-I’m much more willing to listen to different theological opinions than I used to be. Regardless of whether you agree with me on biblical inerrancy, I think we can all agree that none of our personal views are inerrant and all of us need to be challenged from time to time.

That’s it from me. Your turn!


3 thoughts on “How Has Your Theology Changed?

  1. Bill April 28, 2011 / 9:58 am

    I have a couple of questions; certainly not a point-by-point dissection of your thoughts. And, by the way, many of my “positions” in these areas have evolved over time as well.

    First, it would be interesting to see – for each point – what influenced your change in view. Was it a thorough study of the Word in these specific areas, a more general synthesis of 10+ years of exposure to the Word, books you read on the subject? To say one has changed is interesting, but to share why and not just how is certainly more insightful.

    I think the only point I find weak (at best and indefensible at worst) is your observation regarding being “open” to the view that scripture – in its treatment of homosexuality – was addressing very specific sexual acts in very specific contexts. Is this shaped by your wishful thinking, or influenced by the need for a more compassionate and grace-driven approach to homosexuals because of your increased exposure to them over the last ten years? Being “open” to the view sounds like you really don’t believe it, or you are just taking the easy road for the sake of not offending everyone?
    I would love to see your arguments supporting such a narrow context of the bible’s treatment of that subject. Without reasonable evidence, I suppose one could slice and dice nearly every aspect of our character and our behavior and make the Bible’s treatment of it conform to our own personal worldview. But it’s hard to read Romans 1:26-27 (you had to know that was coming) and arbitrarily narrow the context.
    One of the areas I’m hopefuly “changing” in is being able to speak the truth in love. I hope I accomplished that.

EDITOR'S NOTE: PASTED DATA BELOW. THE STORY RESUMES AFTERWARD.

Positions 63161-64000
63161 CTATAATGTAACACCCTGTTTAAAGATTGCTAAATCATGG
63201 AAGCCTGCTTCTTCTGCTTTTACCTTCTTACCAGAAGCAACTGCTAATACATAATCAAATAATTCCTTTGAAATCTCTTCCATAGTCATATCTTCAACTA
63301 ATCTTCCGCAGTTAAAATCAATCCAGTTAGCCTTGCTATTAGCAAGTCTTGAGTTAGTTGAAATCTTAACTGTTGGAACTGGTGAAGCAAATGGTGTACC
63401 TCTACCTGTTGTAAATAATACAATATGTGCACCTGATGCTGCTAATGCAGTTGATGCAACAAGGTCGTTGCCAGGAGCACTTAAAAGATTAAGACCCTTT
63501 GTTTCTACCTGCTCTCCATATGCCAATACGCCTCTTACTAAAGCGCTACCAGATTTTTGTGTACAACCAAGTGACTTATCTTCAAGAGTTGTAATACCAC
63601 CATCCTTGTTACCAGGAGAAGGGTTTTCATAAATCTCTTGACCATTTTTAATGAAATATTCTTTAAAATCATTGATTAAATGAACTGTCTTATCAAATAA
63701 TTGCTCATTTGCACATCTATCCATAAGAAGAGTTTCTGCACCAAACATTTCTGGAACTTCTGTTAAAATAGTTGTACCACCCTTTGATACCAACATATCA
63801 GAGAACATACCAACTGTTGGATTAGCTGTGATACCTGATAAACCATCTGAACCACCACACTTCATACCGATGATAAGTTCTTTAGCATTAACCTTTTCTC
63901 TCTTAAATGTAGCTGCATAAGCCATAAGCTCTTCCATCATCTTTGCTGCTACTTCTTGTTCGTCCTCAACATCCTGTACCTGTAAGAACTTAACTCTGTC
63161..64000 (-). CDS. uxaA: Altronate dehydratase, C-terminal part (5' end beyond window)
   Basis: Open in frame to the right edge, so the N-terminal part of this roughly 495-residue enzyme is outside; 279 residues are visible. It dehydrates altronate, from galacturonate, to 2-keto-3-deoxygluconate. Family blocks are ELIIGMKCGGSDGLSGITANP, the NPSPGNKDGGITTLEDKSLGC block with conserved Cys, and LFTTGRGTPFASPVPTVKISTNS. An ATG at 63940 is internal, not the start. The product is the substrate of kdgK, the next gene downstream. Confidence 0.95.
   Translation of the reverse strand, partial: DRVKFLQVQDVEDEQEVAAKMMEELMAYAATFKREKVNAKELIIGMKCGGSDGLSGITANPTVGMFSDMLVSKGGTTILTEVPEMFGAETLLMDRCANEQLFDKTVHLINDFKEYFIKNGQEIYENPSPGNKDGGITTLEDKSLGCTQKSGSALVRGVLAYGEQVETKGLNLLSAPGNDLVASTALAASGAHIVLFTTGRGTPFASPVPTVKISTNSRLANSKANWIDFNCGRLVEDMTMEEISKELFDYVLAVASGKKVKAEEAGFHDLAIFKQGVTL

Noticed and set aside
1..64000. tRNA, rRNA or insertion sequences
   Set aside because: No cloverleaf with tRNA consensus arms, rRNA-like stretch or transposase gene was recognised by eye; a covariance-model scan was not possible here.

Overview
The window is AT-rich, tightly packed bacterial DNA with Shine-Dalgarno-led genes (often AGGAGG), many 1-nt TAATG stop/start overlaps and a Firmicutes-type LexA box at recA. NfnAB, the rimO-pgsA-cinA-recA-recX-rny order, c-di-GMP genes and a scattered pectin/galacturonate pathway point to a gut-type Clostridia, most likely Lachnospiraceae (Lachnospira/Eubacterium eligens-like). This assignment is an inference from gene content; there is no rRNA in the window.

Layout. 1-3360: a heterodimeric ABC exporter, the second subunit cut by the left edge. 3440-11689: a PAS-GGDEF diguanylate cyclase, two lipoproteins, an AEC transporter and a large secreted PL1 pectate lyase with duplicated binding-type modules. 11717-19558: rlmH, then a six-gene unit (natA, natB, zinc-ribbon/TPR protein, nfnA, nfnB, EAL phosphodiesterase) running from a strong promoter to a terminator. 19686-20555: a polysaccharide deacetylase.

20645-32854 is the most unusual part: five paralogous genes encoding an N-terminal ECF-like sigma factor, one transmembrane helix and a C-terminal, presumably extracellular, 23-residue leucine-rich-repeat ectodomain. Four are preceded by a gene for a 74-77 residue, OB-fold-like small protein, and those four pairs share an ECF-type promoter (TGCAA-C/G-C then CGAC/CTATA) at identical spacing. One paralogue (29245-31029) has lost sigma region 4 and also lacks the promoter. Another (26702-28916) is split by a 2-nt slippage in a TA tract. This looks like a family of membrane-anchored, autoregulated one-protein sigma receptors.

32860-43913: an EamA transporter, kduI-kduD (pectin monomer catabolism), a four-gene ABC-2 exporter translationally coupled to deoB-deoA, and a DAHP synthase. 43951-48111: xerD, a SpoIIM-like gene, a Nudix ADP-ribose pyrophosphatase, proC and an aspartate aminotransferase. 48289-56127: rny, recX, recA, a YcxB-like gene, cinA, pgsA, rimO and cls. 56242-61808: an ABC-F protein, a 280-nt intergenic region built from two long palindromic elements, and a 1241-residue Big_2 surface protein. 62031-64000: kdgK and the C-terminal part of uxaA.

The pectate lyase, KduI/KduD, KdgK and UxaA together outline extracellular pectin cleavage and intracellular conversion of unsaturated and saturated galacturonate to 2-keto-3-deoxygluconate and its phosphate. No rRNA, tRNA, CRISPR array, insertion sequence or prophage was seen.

• Justin April 28, 2011 / 10:50 am

      Hey Bill!

      Maybe I’ll do a post soon on what changed my mind (or at least, left me open to considering other opinions). You’re right, that would be a good one!

      As for your concerns, I’m “open” to another interpretation in the sense that it sounded like a good argument and I think it deserves attention and study. Part of what I liked about it was that it actually looked at the Bible and didn’t use the cheap “Paul didn’t know what we know so we can ignore everything he wrote” route. I don’t have access to what I read before, but maybe I can find it and share at some point.

      That being said, I think it’s also crucial to remember that people who love Jesus interpret those passages in the same way that you do and that I have in the past. Since they also have the Spirit, I won’t ignore their opinions and concerns. (I’ve also looked for critical reviews of this alternate interpretation but haven’t found any solid ones yet. Let me know if you come across any.)

      To give another example of my being open to other views, I was willing to consider the conditionalist and universalistic approaches to the doctrine of hell. I was even hopeful that they could be true, but I came out of that study with the same interpretation I held before. Being open to a different view, and even hoping for its validity, doesn’t mean you have to change your mind.